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How Magnetic Move Began

If you’re a parent of school age children you’ll know what I mean when I say you can get sick of the sound of your own voice.

Mornings and afternoon’s seem to be the worst times, when you’re rushing out the door or trying to get homework done and dinner on the table in between running kids to and from activities. Oblivious to our requests and reminders of tasks to be done, the children seem to cruise along in their own little worlds until we put on the cranky voice and threaten no more DS time.

The thing is with these times of the day certain things need to be done within a time frame and it’s so much easier if everyone knows exactly what those things are.

Have breakfast, clean teeth, get dressed, pack bag….It all sounds simple and straight forward, but even when children know what they should be doing they can still get distracted by the tiniest things such as their reflection in the mirror (thinking of my 8 year old girl!).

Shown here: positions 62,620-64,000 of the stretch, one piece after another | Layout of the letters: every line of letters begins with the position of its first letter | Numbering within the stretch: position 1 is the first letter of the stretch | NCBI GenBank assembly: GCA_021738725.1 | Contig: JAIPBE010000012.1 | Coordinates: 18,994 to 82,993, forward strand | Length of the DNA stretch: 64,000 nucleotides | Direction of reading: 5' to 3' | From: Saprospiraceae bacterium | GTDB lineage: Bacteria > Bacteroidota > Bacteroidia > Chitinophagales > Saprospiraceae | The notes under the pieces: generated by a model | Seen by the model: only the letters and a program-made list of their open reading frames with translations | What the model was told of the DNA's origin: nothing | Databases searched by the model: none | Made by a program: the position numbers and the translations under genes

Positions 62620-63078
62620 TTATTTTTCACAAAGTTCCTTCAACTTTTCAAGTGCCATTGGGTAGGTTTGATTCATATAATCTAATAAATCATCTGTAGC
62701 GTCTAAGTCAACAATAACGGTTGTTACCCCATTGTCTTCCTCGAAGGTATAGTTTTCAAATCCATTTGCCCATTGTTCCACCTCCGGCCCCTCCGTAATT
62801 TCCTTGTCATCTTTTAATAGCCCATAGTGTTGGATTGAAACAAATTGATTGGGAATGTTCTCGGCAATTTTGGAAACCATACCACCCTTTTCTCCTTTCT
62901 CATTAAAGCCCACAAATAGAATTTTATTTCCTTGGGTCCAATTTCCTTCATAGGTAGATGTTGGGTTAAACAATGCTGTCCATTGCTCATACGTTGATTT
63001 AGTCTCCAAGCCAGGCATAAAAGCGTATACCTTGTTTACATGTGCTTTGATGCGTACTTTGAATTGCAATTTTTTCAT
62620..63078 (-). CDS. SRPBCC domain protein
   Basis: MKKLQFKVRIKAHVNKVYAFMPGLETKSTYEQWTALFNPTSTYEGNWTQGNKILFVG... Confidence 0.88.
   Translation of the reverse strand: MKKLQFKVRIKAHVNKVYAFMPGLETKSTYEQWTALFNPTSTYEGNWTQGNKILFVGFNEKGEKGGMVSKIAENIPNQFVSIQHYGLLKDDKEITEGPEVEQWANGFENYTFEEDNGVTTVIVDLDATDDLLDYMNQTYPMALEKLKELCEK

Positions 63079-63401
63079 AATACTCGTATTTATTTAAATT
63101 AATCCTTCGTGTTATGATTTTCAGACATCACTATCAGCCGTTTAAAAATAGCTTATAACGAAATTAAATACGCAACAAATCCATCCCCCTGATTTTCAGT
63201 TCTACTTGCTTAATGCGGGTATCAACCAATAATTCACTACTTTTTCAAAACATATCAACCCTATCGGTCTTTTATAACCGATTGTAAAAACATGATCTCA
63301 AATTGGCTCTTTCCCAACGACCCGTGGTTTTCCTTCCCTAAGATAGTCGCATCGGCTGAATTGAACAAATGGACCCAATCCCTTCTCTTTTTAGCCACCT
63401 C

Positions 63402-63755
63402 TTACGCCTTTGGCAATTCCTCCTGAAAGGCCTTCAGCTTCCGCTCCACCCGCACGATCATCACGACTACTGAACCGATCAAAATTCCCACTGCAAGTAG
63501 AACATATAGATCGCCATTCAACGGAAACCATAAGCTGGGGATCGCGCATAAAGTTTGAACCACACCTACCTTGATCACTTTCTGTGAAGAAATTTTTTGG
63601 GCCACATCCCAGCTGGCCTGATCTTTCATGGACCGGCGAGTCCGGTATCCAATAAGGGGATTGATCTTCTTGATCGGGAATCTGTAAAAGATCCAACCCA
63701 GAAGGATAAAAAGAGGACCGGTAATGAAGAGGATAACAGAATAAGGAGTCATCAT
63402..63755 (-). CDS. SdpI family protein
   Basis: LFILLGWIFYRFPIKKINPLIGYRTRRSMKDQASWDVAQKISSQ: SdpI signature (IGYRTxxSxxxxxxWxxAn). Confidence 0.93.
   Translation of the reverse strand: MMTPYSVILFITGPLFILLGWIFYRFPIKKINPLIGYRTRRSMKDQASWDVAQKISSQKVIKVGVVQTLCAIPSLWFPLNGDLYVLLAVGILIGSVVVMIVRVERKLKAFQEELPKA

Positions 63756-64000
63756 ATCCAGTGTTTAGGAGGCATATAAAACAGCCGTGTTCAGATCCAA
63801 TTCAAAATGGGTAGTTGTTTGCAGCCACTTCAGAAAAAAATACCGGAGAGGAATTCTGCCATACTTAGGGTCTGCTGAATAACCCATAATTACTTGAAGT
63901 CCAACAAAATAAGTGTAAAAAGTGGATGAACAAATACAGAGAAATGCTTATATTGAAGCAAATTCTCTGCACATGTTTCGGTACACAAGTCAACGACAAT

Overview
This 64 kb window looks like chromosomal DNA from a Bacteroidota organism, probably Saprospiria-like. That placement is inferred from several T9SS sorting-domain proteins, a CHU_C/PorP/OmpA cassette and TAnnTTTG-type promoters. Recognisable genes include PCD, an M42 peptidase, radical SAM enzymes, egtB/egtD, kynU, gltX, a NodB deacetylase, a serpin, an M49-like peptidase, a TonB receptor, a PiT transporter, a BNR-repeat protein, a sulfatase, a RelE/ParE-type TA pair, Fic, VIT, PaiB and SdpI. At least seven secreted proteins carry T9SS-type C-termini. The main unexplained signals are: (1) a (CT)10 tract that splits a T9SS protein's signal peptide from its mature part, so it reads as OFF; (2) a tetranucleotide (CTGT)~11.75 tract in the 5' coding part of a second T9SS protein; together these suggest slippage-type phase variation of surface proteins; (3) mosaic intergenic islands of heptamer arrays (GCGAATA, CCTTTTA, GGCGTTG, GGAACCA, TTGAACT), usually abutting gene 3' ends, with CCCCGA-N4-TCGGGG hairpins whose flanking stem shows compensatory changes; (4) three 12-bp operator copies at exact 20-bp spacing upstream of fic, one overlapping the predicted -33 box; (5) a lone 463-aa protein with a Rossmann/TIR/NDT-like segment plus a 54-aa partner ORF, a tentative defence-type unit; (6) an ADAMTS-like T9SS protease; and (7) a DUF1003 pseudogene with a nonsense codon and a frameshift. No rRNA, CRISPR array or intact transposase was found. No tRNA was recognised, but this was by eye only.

My sister and I each have 3 children, ranging from toddlers to 10 years, so it was natural that our coffee time conversation drifted towards our frustration at how we had to keep repeating ourselves to get our children motivated to get things done during the day.

We talked about reward charts and checklists, and eventually the concept for Magnetic Moves activity and routine charts was born. Magnetic Charts with pictures and moving components to help kids move through their activities and motivate them to keep on task.

It’s been a year since we had that first conversation and about 9 months since Magnetic Moves charts have been available. It’s been an exciting time for us and certainly a huge learning curve. We love hearing about how these products have helped children and parents get organised. We’ve found that many children with learning difficulties, sensory processing challenges and autism have responded well to the practical and interactive nature of the charts.

Keep following our blogs for information about sensory processing, ideas for play and rewards as well as parent perspectives.

Robyn Sims